Match Fishtank: Creating quality, culturally relevant, and openly-licensed curricula
Jan. 27, 2020
When the instructional materials available to districts are insufficient, lack quality or standards alignment, or don’t reflect the diverse perspectives students need to see, what do districts do? They often try to buy their way out of these problems, or just dig in to the resources that are easily available. But some of the bravest districts embrace the challenge and work with their teachers and other talent to find a better way forward.
One example is that of Match Charter Public Schools, a network of three schools in Boston, Massachusetts, that created the comprehensive K-12 curricula called Match Fishtank. Leaders at Match have created resources that solved several problems for their network. Specifically, they worked together to create resources that were standards-aligned, culturally relevant, and openly-licensed to be shared and remixed.
A few years ago, leaders at Match wanted to try something new with their instructional materials. Teachers joined instructional specialists and worked on developing comprehensive curricula in English Language Arts (ELA), math, science, and social studies. The team started their work in two targeted grade levels—7th and 9th grade ELA—before scaling K-12. First the team needed to understand the scope of the work and what exactly they wanted students to learn by the end of each grade level. Using their content standards to help guide them, they worked backwards to plan out the units that would allow for knowledge building to take place in a logical progression. As they looked at each unit, they also consciously chose to incorporate materials that were culturally-relevant, inclusive, and representative of the students in their schools.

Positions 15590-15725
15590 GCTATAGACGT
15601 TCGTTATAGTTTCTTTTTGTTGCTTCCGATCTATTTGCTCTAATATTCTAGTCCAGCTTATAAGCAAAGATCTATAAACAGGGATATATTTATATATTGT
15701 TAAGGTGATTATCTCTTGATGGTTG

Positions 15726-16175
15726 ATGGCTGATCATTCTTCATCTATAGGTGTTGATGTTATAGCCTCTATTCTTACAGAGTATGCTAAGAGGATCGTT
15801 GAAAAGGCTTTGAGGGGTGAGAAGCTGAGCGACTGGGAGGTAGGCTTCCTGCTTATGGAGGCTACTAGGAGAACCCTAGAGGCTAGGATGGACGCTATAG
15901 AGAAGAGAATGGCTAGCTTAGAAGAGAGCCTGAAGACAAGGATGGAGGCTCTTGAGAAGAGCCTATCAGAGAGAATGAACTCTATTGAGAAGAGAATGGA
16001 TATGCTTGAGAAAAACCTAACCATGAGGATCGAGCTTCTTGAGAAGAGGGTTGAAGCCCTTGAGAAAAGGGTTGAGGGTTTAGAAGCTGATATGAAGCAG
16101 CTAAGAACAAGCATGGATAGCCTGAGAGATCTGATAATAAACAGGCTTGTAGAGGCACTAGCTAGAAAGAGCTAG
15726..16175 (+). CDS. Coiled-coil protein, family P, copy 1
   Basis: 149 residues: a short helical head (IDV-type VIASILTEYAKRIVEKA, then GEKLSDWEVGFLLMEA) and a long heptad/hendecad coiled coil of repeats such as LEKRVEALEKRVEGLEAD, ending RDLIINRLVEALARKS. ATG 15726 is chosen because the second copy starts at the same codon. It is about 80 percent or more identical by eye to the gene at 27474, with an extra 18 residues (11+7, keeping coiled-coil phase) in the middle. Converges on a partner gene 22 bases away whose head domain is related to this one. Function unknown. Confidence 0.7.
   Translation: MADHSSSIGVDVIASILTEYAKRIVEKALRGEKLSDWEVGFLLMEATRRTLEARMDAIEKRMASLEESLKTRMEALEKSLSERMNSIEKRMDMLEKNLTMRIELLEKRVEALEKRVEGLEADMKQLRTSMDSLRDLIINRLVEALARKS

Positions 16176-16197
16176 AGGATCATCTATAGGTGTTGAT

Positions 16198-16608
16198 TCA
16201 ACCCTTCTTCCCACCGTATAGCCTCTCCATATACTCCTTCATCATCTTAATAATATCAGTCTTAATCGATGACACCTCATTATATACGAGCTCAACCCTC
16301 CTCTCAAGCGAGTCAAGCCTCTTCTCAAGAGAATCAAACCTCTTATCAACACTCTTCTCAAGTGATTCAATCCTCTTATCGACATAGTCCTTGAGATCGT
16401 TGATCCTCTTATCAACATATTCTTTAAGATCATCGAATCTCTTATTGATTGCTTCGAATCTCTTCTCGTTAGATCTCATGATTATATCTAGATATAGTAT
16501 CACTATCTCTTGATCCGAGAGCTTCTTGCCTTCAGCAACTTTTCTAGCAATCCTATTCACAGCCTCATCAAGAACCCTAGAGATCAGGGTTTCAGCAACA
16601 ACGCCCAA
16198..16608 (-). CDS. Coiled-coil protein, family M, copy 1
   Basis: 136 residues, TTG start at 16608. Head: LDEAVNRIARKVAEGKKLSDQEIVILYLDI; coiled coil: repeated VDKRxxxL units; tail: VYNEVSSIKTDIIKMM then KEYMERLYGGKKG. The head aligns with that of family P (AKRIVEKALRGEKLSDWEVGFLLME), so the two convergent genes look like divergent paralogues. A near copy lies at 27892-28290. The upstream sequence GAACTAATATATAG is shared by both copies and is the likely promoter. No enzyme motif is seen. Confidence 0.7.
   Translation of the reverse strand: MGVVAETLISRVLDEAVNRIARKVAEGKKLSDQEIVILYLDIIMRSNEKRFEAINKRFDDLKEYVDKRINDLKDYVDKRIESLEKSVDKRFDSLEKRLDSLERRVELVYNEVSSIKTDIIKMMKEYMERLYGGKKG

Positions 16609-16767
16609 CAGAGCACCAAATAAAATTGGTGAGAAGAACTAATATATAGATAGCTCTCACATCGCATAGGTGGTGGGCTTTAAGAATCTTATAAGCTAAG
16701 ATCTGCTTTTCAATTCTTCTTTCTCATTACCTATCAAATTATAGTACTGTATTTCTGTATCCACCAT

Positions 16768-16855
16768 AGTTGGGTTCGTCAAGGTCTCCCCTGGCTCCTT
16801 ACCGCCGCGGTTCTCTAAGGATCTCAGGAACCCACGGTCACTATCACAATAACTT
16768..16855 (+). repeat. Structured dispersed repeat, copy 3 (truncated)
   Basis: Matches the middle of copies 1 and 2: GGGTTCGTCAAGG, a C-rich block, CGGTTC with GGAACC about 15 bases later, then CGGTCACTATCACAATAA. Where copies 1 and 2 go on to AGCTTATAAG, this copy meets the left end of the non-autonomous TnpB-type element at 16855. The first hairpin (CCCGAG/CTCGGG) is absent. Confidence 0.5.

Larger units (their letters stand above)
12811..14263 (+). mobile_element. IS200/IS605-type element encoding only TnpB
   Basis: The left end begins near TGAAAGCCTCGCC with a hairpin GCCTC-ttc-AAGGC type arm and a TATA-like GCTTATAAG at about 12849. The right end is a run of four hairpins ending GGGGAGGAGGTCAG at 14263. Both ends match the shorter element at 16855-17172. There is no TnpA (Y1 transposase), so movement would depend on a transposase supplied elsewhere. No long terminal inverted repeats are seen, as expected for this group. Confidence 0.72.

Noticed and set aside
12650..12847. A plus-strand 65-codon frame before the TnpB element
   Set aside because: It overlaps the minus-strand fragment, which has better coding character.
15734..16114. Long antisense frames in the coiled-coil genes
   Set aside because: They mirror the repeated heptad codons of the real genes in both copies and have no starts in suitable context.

Match Fishtank is directly aligned to specific grade level and content area standards like Common Core State Standards (CCSS) and Next Generation Science Standards (NGSS) thanks to the team’s backwards design. All of the curation and creation of materials were driven by the standards and were multi-disciplinary as much as possible. For example, since the CCSS emphasize nonfiction and informational texts, teachers intentionally integrated texts from other disciplines, such as science or social studies in the ELA curriculum, in order to meet multiple content area standards. The fiction texts are often paired with high-quality nonfiction texts that unpack certain elements a bit deeper with informational content. Additionally, the essential questions for the units are rooted in standards, are grade-level appropriate, and allow for the development of student mastery.
Match Charter Public Schools’ student population is representative of the diversity found in Boston, and is similar to Boston Public Schools: 95% of students are black and/or Hispanic, 59% qualify for free and reduced lunch, 23% qualify for special education, and 27% are identified as English Learners. Match Fishtank was intentionally created to be culturally relevant and reflect the students from the network of schools.